Chinese Proposals Tighten Internet Control; Law Firm Hires AI Robot

Posted May 17th, 2016 at 11:26 am (UTC-4)
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Today’s Tech Sightings:

FILE - A man in central Beijing drinks water beside a billboard promoting one of China's most popular websites in central Beijing.

FILE – A man in central Beijing drinks water beside a billboard promoting one of China’s most popular websites. New rules being proposed in China would require domain names to be registered – and filtered – through government-licensed entities.

US: Proposed Chinese Regulations Could Fragment the Internet

China is planning to push forward with new proposals requiring domain names to be registered through government-licensed providers. If the new rules are approved, they would also prevent some websites whose content is broadly defined as prohibited from registering. In a statement, U.S. officials expressed concern over the differing interpretations of the vague language of the proposals.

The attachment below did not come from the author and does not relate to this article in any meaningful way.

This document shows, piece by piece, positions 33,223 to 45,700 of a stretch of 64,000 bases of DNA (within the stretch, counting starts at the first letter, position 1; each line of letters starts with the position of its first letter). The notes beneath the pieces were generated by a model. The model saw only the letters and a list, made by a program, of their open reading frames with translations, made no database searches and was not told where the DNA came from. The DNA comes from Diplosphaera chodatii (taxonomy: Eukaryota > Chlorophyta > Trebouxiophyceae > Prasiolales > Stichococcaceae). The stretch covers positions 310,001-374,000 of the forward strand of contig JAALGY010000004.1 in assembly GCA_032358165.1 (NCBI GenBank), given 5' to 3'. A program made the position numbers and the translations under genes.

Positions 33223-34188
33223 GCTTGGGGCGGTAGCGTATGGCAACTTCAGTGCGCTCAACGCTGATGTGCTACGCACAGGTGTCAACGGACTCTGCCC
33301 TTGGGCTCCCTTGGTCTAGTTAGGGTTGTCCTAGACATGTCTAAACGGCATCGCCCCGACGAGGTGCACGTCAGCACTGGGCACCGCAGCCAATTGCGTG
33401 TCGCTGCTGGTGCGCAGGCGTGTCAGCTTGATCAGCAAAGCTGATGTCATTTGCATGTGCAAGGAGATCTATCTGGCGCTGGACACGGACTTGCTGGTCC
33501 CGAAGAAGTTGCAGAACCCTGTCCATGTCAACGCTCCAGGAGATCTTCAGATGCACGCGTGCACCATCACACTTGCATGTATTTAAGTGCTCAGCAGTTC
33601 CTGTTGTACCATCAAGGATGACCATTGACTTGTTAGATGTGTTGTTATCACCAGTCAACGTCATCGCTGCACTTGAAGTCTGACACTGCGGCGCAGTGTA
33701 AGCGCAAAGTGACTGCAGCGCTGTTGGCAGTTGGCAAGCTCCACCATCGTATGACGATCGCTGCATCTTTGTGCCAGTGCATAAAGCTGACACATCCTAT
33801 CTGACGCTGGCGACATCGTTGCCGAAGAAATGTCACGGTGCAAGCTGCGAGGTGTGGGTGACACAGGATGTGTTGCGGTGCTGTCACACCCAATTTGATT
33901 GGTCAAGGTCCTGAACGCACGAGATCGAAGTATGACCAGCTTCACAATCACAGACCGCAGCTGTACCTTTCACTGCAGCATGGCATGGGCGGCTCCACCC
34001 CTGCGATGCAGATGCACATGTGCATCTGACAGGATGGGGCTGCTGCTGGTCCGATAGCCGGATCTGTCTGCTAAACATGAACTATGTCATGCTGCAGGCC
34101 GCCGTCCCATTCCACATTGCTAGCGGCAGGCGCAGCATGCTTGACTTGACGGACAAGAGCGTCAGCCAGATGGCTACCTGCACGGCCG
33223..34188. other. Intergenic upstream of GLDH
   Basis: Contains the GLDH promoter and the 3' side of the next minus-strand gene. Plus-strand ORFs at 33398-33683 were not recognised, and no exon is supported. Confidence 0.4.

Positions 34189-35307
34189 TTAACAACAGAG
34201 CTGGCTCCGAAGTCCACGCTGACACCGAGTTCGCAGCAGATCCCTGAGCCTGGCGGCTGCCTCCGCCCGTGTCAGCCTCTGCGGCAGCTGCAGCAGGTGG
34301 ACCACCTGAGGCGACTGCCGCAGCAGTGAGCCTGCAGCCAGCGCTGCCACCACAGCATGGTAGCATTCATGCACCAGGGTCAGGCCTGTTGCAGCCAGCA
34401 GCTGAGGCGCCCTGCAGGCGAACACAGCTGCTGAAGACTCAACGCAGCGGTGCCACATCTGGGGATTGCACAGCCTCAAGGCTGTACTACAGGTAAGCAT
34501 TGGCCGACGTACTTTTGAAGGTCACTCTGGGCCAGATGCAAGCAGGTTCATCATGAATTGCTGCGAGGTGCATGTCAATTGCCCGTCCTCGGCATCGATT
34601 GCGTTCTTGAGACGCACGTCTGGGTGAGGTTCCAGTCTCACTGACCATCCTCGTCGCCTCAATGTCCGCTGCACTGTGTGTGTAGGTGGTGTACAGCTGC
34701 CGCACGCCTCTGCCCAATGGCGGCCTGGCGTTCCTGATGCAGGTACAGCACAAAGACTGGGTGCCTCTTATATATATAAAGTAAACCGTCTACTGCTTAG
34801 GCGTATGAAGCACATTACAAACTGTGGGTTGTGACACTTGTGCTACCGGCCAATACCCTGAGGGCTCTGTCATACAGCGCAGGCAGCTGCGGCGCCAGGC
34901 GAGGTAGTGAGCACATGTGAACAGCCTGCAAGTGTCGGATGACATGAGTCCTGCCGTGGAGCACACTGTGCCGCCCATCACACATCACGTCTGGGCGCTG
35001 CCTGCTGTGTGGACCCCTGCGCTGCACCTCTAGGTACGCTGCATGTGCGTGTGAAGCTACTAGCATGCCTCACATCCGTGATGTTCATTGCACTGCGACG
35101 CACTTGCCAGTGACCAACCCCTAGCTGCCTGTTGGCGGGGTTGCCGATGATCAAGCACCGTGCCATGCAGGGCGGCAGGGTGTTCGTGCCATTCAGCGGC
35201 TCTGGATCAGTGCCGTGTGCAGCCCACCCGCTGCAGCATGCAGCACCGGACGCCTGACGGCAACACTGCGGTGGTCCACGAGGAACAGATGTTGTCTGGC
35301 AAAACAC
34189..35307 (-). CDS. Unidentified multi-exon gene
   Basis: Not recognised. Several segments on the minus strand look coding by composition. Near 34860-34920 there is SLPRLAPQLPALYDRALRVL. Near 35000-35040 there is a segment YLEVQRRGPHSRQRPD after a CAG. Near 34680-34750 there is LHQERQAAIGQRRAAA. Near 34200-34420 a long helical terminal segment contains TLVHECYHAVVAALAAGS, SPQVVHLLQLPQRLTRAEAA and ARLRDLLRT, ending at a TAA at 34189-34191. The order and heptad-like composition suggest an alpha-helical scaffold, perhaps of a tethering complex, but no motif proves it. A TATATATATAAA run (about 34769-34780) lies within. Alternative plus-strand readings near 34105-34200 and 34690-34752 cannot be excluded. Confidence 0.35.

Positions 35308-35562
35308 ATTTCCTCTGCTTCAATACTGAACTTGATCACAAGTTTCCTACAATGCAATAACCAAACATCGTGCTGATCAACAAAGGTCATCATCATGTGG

Eight-year-old Virus Still Infecting Thousands of PCs

According to Check Point security researchers, a malware strain that first hit Windows PCs more than eight years ago is still alive and well, and continues to strike unsuspecting users. The virus, known as Conficker, continues to spread even though Microsoft patched it in 2008.

Legal Firms Hire AI Robotic Assistants

LONald is a robot that extracts data and enters it into a spreadsheet while cross-checking for accuracy and duplication much faster than any human might. The robot, a product of startup RAVN Systems, is already at work at British law firm BLP, where it helps lawyers focus their energies on strategic reviews rather than structuring data.


Aida Akl
Aida Akl is a journalist working on VOA's English Webdesk. She has written on a wide range of topics, although her more recent contributions have focused on technology. She has covered both domestic and international events since the mid-1980s as a VOA reporter and international broadcaster.

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